He encouraged his customers to write in for a chromo he offered that they could frame and put in a suitable spot on the wall in their homes.

Over several years he offered a few different chromos.

Here is Vick’s Chromo E, which measured 19 by 24 inches [below]:

Vick chromo of 1873

Vick Chromo E  [1873]

In his seed catalog of 1874 Vick detailed the history of how he came to offer these chromos to his customers.

He wrote the following story in an article simply entitled “Our Chromos.”

Vick said “For many years we have endeavored to use every means within our power to increase the love and culture of flowers among the people. While walking among our ruined flowers one morning after an unusally early frost in September, and picking here and there a specimen that had escaped destruction, we could not help feeling sad that our flowers were done, especially as there were some that we would have to describe from recollection. We at once determined that the next season we would secure the services of a first-class flower-artist, and in oil colors preserve on canvas the most truthful representations possible of the leading varieties of flowers. In this we were quite successful, and our office blossomed, regardless of cold or storms, we were delighted for a time. Soon, however, the paintings failed to afford the full measure of pleasure we anticipated, because we were enjoying them alone, with the exception of a few friends or customers who happened to call; but our thousands of customers received no satisfaction from them. We at once determined to make an effort to have them chromoed in the highest style of the art, so they would be as perfect as the oil painting. In this we were also successful, and for several years we have been furnishing Chromos of these paintings to our customers.”

Thus he made his oil paintings of the flowers available to his customers as chromolithographs, or as Vick put it, he “chromoed” them.

They were quite popular for his Company. He sold over 100,000.




Chicago Calls

This week I will be in Chicago for a couple of talks about my book America’s Romance with the English Garden.

On Thursday, March 19 at 7 p.m. I will make a presentation at the Morton Arboretum in Lisle, Illinois.

The next day Friday, March 20 I will speak at the Chicago Flower and  Garden Show in Chicago at 12:30 p.m.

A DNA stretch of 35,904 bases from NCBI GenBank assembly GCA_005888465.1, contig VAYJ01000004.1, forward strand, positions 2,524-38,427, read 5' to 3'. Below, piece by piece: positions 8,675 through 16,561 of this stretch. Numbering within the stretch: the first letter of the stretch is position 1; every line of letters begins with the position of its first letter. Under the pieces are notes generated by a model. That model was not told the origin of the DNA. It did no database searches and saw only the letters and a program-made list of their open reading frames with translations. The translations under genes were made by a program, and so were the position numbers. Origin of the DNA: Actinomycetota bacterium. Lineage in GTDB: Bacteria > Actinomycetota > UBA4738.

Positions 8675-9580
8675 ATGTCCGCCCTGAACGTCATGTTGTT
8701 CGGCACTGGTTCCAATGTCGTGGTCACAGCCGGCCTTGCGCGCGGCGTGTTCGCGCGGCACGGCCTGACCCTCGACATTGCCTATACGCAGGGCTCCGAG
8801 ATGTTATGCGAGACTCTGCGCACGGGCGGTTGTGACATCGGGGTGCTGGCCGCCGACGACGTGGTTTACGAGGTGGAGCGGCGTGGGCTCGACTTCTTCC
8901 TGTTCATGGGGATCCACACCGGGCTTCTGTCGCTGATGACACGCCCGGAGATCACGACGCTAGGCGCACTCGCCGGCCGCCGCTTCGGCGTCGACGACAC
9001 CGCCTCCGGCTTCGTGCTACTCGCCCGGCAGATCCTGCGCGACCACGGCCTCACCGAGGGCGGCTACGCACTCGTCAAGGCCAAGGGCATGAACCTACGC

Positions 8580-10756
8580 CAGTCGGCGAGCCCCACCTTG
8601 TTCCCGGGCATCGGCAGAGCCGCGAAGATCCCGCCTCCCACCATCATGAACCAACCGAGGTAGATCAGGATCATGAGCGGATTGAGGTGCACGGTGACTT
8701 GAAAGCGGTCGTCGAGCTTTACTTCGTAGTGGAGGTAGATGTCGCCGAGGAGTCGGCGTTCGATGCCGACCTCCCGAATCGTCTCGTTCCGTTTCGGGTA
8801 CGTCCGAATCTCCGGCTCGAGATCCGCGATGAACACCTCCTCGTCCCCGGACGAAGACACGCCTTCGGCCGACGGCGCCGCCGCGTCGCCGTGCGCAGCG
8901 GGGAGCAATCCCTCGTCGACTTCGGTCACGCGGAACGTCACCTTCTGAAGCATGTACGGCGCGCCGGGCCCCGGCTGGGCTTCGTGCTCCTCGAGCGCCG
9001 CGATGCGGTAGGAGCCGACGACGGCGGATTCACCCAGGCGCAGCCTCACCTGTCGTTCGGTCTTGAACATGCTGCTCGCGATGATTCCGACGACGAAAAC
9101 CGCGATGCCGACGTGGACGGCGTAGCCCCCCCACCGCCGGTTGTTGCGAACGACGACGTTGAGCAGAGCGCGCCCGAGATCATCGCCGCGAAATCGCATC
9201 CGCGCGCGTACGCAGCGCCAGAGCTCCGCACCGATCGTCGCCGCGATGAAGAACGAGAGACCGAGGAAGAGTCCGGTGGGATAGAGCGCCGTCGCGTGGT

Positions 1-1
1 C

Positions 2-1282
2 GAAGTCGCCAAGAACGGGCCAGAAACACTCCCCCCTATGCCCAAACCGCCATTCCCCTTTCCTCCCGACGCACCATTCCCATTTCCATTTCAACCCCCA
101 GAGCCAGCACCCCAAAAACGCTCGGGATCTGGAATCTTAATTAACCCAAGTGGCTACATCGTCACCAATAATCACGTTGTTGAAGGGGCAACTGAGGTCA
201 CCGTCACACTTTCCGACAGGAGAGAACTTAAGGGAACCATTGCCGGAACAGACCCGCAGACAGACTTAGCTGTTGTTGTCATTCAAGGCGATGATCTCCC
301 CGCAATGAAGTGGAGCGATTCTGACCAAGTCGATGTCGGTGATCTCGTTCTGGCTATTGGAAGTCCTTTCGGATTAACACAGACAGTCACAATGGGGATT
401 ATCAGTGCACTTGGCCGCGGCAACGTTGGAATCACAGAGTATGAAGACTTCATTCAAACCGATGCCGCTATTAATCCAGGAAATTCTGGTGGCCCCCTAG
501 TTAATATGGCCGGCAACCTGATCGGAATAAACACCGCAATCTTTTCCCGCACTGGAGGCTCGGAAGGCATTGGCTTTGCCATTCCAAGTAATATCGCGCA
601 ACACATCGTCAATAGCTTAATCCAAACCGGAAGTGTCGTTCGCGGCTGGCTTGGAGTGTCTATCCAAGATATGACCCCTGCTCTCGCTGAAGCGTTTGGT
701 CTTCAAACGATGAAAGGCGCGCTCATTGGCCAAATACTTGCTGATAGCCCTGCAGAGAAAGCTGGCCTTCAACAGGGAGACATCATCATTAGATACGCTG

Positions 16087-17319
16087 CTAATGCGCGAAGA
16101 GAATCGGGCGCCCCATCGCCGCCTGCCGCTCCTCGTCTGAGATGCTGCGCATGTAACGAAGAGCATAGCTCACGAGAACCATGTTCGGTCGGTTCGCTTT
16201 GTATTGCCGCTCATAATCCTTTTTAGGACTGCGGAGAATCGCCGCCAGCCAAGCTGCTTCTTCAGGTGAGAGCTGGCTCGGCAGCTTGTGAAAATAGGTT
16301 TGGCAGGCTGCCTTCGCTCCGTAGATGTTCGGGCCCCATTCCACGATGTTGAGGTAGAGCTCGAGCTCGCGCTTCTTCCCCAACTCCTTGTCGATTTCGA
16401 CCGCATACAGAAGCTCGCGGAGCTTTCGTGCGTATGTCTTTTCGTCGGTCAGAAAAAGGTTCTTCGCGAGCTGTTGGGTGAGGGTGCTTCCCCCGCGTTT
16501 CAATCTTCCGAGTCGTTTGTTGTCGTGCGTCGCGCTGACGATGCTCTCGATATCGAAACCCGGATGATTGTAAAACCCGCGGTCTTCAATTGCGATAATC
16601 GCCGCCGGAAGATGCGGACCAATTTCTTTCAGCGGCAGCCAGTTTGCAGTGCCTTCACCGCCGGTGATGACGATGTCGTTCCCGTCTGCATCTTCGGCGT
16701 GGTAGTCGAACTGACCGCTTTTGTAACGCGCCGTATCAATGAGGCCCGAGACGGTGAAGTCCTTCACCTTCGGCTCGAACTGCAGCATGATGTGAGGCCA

If you attend either of these two events, please stop and say hello.


Chicago Flower Show

By 1900 Advertising Became a Science

It is worth taking a stroll down memory lane to see how businesses by 1900 put such stock in the power of advertising.

Something must have been motivating them.

In a book from that period called the Handbook of Mahin Advertising Company we read the following, “Advertising is influencing the minds of people. It is making them think as you desire. It means utilizing all those forces which produce impressions and crystallize opinions. It is the creating of prestige – that quality which causes others to accept a statement without question.”

In 1901 business professor Emily Fogg-Meade gave an example in her article “The Place of Advertising in Modern Business”.  She wrote, “Royal Baking Powder becomes the symbol of all baking powders. In ordering her supply the busy housewife may forget the name of the new baking powder which her grocer has urged her to try, but the name of ‘Royal’ immediately occurs to her.”


Newspaper ad 1890

The idea of branding comes to mind. The consumer thinks of a particular ‘brand’ of the product, rather than the product.

Such is the way of modern advertising.

Fogg-Meade spelled out the reason for such advertising when she wrote, “This method of making the public acquainted with goods has been resorted to because the modern system of distribution requires that goods be sold in large quantities.”

Because so many goods were coming out of factories and they had to be sold in quantities, advertising for a particular brand worked quite well.

By 1900 people did not want any oatmeal, they wanted ‘Quaker Oats’, and not any bar of soap, but ‘Ivory.’

It was no surprise that American gardeners too wanted the garden style promoted in the catalog.

Advertising Determined Success of National Garden Magazines by the 1890s

By the end of the nineteenth century national magazines sought any means to grow in circulation, especially advertising.

The Ladies Home Journal, with its many pages of advertising, boasted that it enjoyed the largest number of readers among all such magazines. Advertising made the magazine’s publisher Cyrus Curtis a wealthy man.

Meehan’s Monthly, a garden magazine published in the 1890s in Philadelphia by nurseryman Thomas Meehan and his sons, also coveted readers across the country and promoted itself as an ‘Advertising Medium.’

The magazine’s readership included the leaders in the garden industry, people who owned nurseries and seed companies.  They formed the group of businesses that the publisher sought to advertise within its pages.